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11 March 2024

To tackle the evolving threat landscape, stronger strategies and interventions are crucial, says Cyber Security expert

Ollie Whitehouse, Chief Technology Officer of the UK’s National Cyber Security Centre (NCSC), gave a talk at King’s emphasising the importance of implementing an evidence-based approach to cyber resilience in order to effectively address current threats to UK security.

Ollie Whitehouse Talk 2

He said the UK has led various iniatiatives to improve global security through its proactive approach to cyber security, exemplified by the launch of the Active Cyber Defence (ACD) Programme in 2017. However, to effectively tackle the evolving threat landscape, stronger strategies and interventions are crucial.

Cyber has become a potent tool for facilitating a spectrum of criminal activities, from organised crime to sanctions evasion and even espionage. This reveals the need for a paradigm shift and prompts us to consider our long-term objectives based on three key questions: What does our vision of cyber resilience look like in two decades? Have we truly articulated the metrics for success? Can we bridge the gap between aspiration and affordability? Our overarching goal is to ensure a baseline level to enhance national cyber resilience.

Ollie Whitehouse

Ollie Whitehouse also emphasised the importance of the UK tackling the growing cyber threats posed by highly capable adversaries, who are challenging the nation's security in cyberspace. “This challenge occurs within a global context where international norms are adhered to. Yet, we encounter increasing proliferation of capabilities, once exclusive to nation-states, now accessible to a broad range of actors”, he added.  

Understanding the threat is no longer our primary challenge; we understand it properly. The true dilemma lies in how we translate this understanding into actionable impact. [...] What was once the exclusive domain of nation-states, now encompasses a broad spectrum of interests and actors, posing significant challenges to our security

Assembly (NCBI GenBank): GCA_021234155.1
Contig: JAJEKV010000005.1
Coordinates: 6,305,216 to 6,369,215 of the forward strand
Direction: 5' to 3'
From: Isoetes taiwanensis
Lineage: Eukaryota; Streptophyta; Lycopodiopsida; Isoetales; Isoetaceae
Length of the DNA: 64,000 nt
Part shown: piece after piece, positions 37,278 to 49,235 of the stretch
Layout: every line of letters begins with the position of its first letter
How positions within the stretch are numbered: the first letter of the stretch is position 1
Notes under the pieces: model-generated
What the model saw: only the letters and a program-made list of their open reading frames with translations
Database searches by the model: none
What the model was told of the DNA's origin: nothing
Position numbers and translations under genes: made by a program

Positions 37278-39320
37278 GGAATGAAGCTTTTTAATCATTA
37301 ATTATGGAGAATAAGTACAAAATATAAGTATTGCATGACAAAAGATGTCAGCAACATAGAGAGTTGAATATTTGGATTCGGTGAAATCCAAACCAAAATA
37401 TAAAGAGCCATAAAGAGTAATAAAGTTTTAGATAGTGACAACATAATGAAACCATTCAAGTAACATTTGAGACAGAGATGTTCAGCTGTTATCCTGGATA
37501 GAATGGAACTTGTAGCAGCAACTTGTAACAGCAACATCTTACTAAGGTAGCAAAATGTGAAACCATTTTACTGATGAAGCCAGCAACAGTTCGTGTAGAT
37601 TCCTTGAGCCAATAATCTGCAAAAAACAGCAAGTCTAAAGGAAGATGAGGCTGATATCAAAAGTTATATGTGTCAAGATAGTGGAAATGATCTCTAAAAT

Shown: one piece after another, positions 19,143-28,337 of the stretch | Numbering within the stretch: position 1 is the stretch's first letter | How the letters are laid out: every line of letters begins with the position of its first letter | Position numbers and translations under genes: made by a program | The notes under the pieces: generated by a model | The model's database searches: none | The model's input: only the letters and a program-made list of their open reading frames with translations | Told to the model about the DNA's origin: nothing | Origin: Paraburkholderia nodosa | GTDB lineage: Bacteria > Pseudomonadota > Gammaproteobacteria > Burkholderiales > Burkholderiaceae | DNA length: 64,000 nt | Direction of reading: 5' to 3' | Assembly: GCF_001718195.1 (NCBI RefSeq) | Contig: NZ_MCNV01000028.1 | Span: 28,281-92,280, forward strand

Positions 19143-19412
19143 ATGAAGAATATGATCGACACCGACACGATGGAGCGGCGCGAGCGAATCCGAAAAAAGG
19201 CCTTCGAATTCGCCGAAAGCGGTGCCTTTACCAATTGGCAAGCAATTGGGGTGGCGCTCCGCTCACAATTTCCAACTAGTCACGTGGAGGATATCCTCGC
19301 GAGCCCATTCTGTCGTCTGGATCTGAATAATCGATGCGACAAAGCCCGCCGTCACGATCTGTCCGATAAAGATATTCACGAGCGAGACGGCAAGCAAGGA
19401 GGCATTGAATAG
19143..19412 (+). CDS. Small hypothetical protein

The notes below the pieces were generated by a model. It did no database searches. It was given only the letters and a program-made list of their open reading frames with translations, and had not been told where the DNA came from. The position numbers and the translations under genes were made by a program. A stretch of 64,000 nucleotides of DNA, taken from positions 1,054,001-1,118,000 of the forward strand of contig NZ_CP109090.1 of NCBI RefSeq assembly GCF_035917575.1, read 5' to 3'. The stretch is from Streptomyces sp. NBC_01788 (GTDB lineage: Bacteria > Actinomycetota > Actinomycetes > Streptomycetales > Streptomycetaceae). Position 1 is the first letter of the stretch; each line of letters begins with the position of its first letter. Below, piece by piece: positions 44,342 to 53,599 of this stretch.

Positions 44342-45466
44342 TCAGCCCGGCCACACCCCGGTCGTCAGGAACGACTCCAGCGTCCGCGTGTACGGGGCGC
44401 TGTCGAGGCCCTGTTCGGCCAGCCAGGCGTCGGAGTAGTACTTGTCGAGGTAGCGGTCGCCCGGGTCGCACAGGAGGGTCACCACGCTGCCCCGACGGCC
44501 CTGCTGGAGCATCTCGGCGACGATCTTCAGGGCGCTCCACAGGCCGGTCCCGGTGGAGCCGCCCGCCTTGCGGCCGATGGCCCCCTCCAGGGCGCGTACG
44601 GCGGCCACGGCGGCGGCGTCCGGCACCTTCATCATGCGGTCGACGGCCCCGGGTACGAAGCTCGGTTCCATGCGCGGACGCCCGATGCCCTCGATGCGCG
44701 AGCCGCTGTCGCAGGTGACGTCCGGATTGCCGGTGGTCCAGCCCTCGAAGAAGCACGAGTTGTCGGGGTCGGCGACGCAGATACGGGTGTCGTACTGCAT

Ollie Whitehouse

In addressing current cybersecurity challenges, Ollie Whitehouse suggested balancing incentives and disincentives, leveraging tax credits and liability frameworks, promoting further academic research in the field and focusing on transparency and accountability.  

In government, significant developments are underway. Recently, the White House’s Office of the National Cyber Director (ONCD) published a paper for software measurability, which is a crucial step towards addressing information asymmetry. Concurrently, our objectives at the NCSC are focused on building evidence bases, rectifying market flaws, establishing incentives and providing interventions for those unable or unwilling to engage at an individual level.

Ollie Whitehouse

Dr Tim Stevens, chair of the talk and director of King’s Cyber Security Research Group, highlighted the role of academia in shaping evidence-driven cybersecurity policies and practices.  

Universities have a key role to play in national cybersecurity. They are drivers of technical innovation and security solutions. They help develop the deep understanding and rich evidence that gives cybersecurity policymakers and professionals the confidence to pursue effective cyber risk and resilience programmes. Crucially, they are where the cybersecurity leaders of tomorrow learn to think critically and imaginatively across multiple areas of policy.

Dr Tim Stevens

King's Cyber Security Research Group will continue hosting open talks on the current challenges and opportunities of cyber security. More information at 

Ollie Whitehouse Talk 1

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Tim  Stevens

Reader in International Security